Had bargained a little for these items. Not much discount anyways. A dollar off here and some cents there. Over the years, I’d lost interest in relentless bargaining. I used to have more energy for that. Of course, I love a good deal but over a few cents? It’s really not worth my effort. Definitely not in this mad heat!

Not sure if there’s some code of ethics among the sellers here but the prices and even the extent of the discount do not differ much from each other. One seller had even confidently suggest we check with other sellers and likely, it would be the same price. Whether she’s telling the truth or calling our bluff, it doesn’t matter cos we want to get those items anyway and the cost is frankly not that much.

After an hour and just as I was about to give up and suggest we moved on to our next destination, we had somehow walked into this part of the market that sells ornamental fish and animals. Think we had tried to get to JJ Mall, which we did, but by the time we had reached there, we were ready to leave for the next place. Gotta stick to the pre-planned itinerary. If we have more time, we might check out JJ Mall.

It’s not just pets like dogs, cats and bunnies but there are also other animals like chickens, ducks and their young, turkeys and hedgehogs, owls (seriously?) and reptiles (eeww) sold in this part of the market. The dogs are very cute and many are playful and active but some of them are in tiny cages or enclosures and looked so miserable. Other than the miserable conditions and from the way they’d handled the animals, I don’t think these sellers care much about their welfare. Same goes for the other animals.

Aiyo… The poor owl (below image, bottom left) looked half-dead lah! It’s just lying there with both eyes shut and sometimes, an eye opened. Anyway, owls are nocturnal creatures. Obviously, this fellow is not in a cheery mood. How to zzz in this heat and so many people crowding over him.

You know you’re at the “fish market” section by the numerous stalls and shops selling fish mostly stored in clear plastic bags and tanks. Many of these bags can do with more water. Some of them are so shallow that the water level had just skimmed the surface of the fish’ dorsal fins. It’s like the water-equivalent of those tiny cages which the animals are stored.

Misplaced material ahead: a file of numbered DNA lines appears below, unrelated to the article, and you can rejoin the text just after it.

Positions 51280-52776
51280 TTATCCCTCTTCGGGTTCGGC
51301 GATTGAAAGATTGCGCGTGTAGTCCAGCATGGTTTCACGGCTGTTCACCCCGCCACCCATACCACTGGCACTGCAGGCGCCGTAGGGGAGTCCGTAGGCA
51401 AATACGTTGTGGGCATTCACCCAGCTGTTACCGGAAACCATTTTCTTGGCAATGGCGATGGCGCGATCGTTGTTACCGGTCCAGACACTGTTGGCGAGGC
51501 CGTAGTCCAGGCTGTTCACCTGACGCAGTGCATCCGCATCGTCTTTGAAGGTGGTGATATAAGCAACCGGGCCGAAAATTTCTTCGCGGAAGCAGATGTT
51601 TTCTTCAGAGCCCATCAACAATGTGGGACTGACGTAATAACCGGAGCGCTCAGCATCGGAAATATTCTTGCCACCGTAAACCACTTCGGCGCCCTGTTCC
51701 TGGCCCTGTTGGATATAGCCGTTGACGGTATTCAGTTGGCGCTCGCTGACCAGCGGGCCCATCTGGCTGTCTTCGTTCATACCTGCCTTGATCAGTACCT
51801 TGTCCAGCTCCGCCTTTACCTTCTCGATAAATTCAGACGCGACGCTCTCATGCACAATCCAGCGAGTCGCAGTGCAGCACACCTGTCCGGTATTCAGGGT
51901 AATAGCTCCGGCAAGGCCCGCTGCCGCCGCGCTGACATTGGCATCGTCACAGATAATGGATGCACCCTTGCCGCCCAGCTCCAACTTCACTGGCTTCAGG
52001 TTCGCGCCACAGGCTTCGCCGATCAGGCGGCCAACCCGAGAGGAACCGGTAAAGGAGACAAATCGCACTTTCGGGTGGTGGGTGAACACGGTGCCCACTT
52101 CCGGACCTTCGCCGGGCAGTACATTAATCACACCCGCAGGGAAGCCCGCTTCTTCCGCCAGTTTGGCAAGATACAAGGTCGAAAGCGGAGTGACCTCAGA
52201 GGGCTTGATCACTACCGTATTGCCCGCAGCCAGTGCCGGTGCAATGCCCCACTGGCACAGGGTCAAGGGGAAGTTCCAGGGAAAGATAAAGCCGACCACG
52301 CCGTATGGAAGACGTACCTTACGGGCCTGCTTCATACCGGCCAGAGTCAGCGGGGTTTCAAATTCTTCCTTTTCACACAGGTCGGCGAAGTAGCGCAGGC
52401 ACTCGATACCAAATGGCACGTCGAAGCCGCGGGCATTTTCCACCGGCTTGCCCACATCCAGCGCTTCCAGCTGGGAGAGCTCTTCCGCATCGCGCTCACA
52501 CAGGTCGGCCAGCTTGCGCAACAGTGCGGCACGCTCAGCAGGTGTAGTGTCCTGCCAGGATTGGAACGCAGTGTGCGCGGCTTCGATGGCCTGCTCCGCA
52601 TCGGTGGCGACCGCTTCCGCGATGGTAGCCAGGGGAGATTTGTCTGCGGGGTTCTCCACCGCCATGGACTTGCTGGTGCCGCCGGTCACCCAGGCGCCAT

Near the fish market are some food stalls and mobile carts. While some of the food look delicious, except for the fried insects and maggots (super gross!!), I yearned for a bottle of ice-cold water or soda instead. We had walked past this shop selling some decorative water feature and I wished I can dunk my head in the water. How can anyone enjoy a hot bowl of say, Tom Yam, in such hot weather?!

Chatuchak Market is like a labyrinth. I am always lost at Chatuchak and would just walk along, and hoping that I would find an exit out to the BTS or MRT station. That’s why there are tips online that once you found something you like, just get it and don’t bother to go back to the same shop again cos you might not be able to find it.

The same had happened to us this time round. We decided to move on but oh no, how do we get out?? Aarrggh!! Rather than get more lost and confused amidst the numerous narrow lanes in the market, we chose to walk along the parameters of the market and lo and behold, we reached Kamphaeng Phet MRT station. You have no idea how happy we were.

Another 2 stops later, we had reached Phahon Yothin station where Union Mall is just next to it. Union Mall is like a mini mall-version of Chatuchak without the animals and household stuff. It might be smaller than Platinum Mall, which we had passed by in a cab but didn’t manage to visit. Well, save it for next time.

Ha, had found my shop! :)

After around an hour plus at Union Mall, it’s time for some Thai food! Before our trip, I had searched online for the best Tom Yam Goong and several websites had recommended “P’Aor” (68/51, Soi Phetchaburi 5, Thung Phaya Thai, Khet Ratchathewi, Bangkok, 10400).

After alighting at Ratchathewi station, at the gantry, turn left and then right again which would take you down a flight of stairs leading to an inter-section. Cross the road, turn left and then walk all the way till you reached Phetchaburi Soi 5. There would be other food stalls and eateries along this street.

At some point, just after a small shop selling fruits, there is another lane that cuts across the main street. This is where you turned right and “P’Aor” is on the left along this smaller lane. The name of the shop is not clearly indicated in front but there would be a cartoon image of a lady in a low-cut top. Presumably the lady boss in her younger days? Hmm.

Since it’s just the 2 of us and we want to save some room for dinner, so we had ordered only the Tom Yam Goon (mixed seafood) with very thin kway teow (flat rice noodles) and a “special sauce” prawn rice (dunno the actual name cos the menu is in Thai but the wait staff said something about special sauce and had recommended this dish so let’s just try lor). Both dishes are around THB 60 each (SGD 2.30).

Surprisingly, the Tom Yam Goong is not spicy at all. I was expecting to drench my tongue in lava. In fact, it’s only mildly spicy and sweet. I supposed the sweetness is partly contributed by the prawns used to make the stock. Since I can’t take too much spice, I like this version of Tom Yam Goong but it would be great if there’s more broth.

The “special sauce” rice dish is largely scrambled eggs in some savoury and slightly sweet gravy with a hint of prawns. It’s nice but likewise, would be good if there is more gravy which complement the plain white rice really well.